LONDON — Imagine being trapped in paradise. Or winter wonderland. This was the situation 13,000 tourists found themselves in on Wednesday at the foot of the Matterhorn, Switzerland’s most famously photogenic mountain.
A combination of heavy snowfall and rain made access routes inaccessible this week, stranding visitors in Zermatt, a picturesque resort village sitting among glaciers that promise white slopes all year round.
Both road and rail access remained cut off for much of Wednesday as officials raced to clear the way for tourists and locals alike to reach the lower valley. The Glacier Express, whose carriages offer stunning views of some of the most spectacular peaks in the Alps, couldn’t reach Zermatt, either.
Roughly 10 to 13 feet of snow have fallen in the area around Zermatt so far this year, which a forecaster called an “extraordinary” amount for the region in such a short time, according to The Associated Press.
The railway line reopened late on Wednesday afternoon, the authorities said. Work to reopen the road route continued, with controlled explosions being used to trigger small avalanches as a security measure.
Until the tracks were cleared, the only way to get out of Zermatt was via a helicopter air bridge. It operated through most of the day, taking a few people out at a time. But it was expected to shut down after dark.
On Wednesday, people lined up to be airlifted out of the village. Deb McDonnell, 59, and her family lined up early in the morning with other tourists to get out. “It was fantastic,” she said, describing the helicopter lifting off from the snow-covered valley, with luggage trailing below on a rope. The ride ended a few minutes later in the neighboring village of Täsch, less than a mile away.
“This was not a disaster by any stretch of the imagination,” Ms. McDonnell, a medical herbalist, who lives in London with her family, said of being stranded. The airlift, she said, was a voluntary service for tourists, and cost 70 Swiss francs (a little more than the same amount in dollars), per person.
“It’s just Mother Nature doing her thing,” she said by phone on Wednesday from a train heading to Geneva. Her weeklong stay in Zermatt, prolonged by one day, was beautiful, she said, despite the weather.
“Even if you can’t ski, there is always something to do, like eating fondue or chocolate in the village,” she said.
As the weather cleared on Wednesday morning, social media users shared photos of the sharp peak of the Matterhorn. Towering 14,692 feet, it is often called “the mountain of mountains,” and was finally visible again against an almost blue sky.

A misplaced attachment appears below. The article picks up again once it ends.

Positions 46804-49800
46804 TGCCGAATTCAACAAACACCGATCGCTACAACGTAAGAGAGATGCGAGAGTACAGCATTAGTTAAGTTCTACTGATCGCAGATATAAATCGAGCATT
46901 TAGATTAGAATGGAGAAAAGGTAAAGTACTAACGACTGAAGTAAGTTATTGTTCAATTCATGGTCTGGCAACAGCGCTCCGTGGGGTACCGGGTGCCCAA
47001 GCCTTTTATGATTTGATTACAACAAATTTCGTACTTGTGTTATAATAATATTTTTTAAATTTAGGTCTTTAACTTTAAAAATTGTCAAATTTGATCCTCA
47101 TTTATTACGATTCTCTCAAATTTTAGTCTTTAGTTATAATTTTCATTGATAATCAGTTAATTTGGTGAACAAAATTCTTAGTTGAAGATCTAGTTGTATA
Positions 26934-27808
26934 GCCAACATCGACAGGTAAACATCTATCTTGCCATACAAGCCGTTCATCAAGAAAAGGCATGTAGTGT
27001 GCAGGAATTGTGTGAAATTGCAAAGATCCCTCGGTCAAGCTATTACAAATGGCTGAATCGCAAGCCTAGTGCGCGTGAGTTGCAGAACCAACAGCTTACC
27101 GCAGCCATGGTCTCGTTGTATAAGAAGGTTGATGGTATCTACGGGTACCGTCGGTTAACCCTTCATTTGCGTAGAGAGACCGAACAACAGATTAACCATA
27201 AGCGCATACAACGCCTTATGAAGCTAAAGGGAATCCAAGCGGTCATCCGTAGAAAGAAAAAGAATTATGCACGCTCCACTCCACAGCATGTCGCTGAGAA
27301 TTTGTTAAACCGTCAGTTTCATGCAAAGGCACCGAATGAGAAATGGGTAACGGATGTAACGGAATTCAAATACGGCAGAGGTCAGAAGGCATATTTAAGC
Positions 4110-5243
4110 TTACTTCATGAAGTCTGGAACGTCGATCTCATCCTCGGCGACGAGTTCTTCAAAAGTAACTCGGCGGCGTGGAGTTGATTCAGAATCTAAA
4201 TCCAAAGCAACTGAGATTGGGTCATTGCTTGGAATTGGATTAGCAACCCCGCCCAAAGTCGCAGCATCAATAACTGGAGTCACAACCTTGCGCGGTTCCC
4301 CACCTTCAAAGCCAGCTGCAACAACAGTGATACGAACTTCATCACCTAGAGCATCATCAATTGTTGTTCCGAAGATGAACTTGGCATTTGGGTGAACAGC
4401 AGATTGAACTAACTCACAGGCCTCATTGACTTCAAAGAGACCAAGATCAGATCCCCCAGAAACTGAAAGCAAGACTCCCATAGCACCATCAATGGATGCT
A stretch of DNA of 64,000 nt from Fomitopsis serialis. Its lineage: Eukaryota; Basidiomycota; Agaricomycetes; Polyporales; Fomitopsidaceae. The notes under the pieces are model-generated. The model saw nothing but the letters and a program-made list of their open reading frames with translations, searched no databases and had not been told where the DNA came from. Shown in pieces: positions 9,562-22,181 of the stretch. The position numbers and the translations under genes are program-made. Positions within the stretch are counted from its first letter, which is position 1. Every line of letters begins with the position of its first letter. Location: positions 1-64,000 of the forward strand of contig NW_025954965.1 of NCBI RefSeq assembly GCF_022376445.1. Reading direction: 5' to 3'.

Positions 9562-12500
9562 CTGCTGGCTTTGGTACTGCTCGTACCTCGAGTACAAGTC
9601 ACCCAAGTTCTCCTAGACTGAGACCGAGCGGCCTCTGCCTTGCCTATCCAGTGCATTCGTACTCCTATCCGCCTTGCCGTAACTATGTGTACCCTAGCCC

Most of the lifts and slopes remained closed because of dangerous weather conditions at high altitude. But those that were open were still popular with tourists. Tatiana Kostina, 35, from Moscow, had headed for the mountain on Wednesday morning.
“It is beautiful. It doesn’t matter if it snows or if you are blocked,” Ms. Kostina said in a phone interview from Sunnegga, an area of the ski resort that offers a great view of the Matterhorn.
When she arrived last week, she said, it was raining in the village, making footpaths slippery and unsafe to walk around.
Locals in Zermatt, which is at an altitude of 5,200 feet, are used to copious snow and brief closures access routes because of winter weather. But the snow and rain made the situation trickier this time, heightening the risk of avalanches and shutting the village off since Monday night, when the train stopped.
“Winters were always like this when we were children,” said Stéphanie Petrig, 52, who says she has run a creperie on the main street for the best part of three decades. “This is an amount of snow we haven’t seen since 1999, probably.”
“When you’re not used to it, it can be scary,” said Ms. Petrig, who was born and raised in the village. She said there was no danger to those who respected the warnings from the authorities and stayed away from danger zones.
“We do hope it opens up soon because I’ve started to run out of some products,” she said by phone from her creperie. Despite having been prepared for bad weather, she ran out of strawberries.
“We are in the mountains, after all, and we depend a lot on the weather and snow conditions,” Ms. Petrig said.